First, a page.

mammalogy


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mam·mal·o·gy

 (mă-măl′ə-jē, -mŏl′-)
n.
The branch of zoology that deals with mammals.


mam′ma·log′i·cal (măm′ə-lŏj′ĭ-kəl) adj.
mam·mal′o·gist n.

mammalogy

(mæˈmælədʒɪ)
n
(Zoology) the branch of zoology concerned with the study of mammals
mammalogical adj
mamˈmalogist n

mam•mal•o•gy

(məˈmæl ə dʒi)

n.
the branch of zoology that deals with mammals.
[1825–35]
mam•mal′o•gist, n.

mammalogy

the branch of zoology that studies mammals. — mammalogist, n.
See also: Zoology
ThesaurusAntonymsRelated WordsSynonymsLegend:
Noun1.mammalogy - the branch of zoology that studies mammalsmammalogy - the branch of zoology that studies mammals
primatology - the branch of zoology that studies primates
zoological science, zoology - the branch of biology that studies animals
Translations
References in periodicals archive ?
1093/jmammal/gyx147) The study appeared online Tuesday in the Journal of Mammalogy, and was coauthored by Philip Kahn from University of California, Berkeley, as well as two students - Connor Burgin from Boise State University, Idaho, and Jocelyn Colella from University of New Mexico, Albuquerque.
Research articles are meant for professionals working in the field of Neotropical mammalogy.
This textbook is for a one-semester graduate or upper-level undergraduate mammalogy course.
Described in the June Journal of Mammalogy, the latest (distant) cousin of an elephant is the smallest sengi yet, weighing in adulthood less than a newborn kitten.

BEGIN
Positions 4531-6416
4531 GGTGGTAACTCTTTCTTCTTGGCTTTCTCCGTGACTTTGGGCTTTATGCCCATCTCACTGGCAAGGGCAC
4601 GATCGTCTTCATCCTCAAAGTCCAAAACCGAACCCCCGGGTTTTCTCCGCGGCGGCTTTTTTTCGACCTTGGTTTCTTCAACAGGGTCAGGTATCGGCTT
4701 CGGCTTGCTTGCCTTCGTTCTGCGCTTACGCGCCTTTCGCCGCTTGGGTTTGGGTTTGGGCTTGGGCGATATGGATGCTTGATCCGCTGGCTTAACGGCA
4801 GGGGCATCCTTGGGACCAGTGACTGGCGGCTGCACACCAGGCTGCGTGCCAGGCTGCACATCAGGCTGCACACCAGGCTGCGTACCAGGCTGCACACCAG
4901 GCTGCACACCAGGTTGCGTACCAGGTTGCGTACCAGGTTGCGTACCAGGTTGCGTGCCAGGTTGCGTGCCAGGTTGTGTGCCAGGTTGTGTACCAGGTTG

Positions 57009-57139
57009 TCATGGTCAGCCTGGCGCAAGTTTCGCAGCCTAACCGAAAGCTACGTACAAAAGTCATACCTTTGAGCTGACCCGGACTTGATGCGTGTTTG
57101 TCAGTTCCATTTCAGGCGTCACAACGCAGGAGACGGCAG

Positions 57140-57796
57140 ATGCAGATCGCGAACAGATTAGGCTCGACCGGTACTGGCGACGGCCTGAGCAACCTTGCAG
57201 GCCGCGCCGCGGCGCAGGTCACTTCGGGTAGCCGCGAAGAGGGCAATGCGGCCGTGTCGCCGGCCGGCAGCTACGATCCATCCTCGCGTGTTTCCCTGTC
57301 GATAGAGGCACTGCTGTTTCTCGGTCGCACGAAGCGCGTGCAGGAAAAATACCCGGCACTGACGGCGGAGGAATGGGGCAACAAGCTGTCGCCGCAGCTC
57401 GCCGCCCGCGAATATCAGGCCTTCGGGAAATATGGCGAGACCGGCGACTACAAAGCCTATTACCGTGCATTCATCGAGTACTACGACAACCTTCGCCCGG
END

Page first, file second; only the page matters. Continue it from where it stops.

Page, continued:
The findings, published in the Journal of Mammalogy, floored scientists, who said the only visible link between an African elephant and the diminutive shrew is its trunk-like nose.
BURTON LIM is assistant curator of Mammalogy in the ROM's Department of Natural History.
The study was published in the Journal of Mammalogy.
A must for libraries with natural history, mammalogy, or illustration holdings.
The specimen was sent to a taxidermist for mounting, and the mount and its associated skull were accessioned into the Houston Museum of Natural Science's (HMNS) Vertebrate Mammalogy collection as catalogued specimen VM 510 on 9 July 2002.
Coyotes living in cities do not ever stray from their mates, and stay with each other until death do them part, according to a study published in the Journal of Mammalogy.
Genetic results confirmed the species -- named Hipposideros griffini -- is genetically distinct, according to the study, published recently in the Journal of Mammalogy.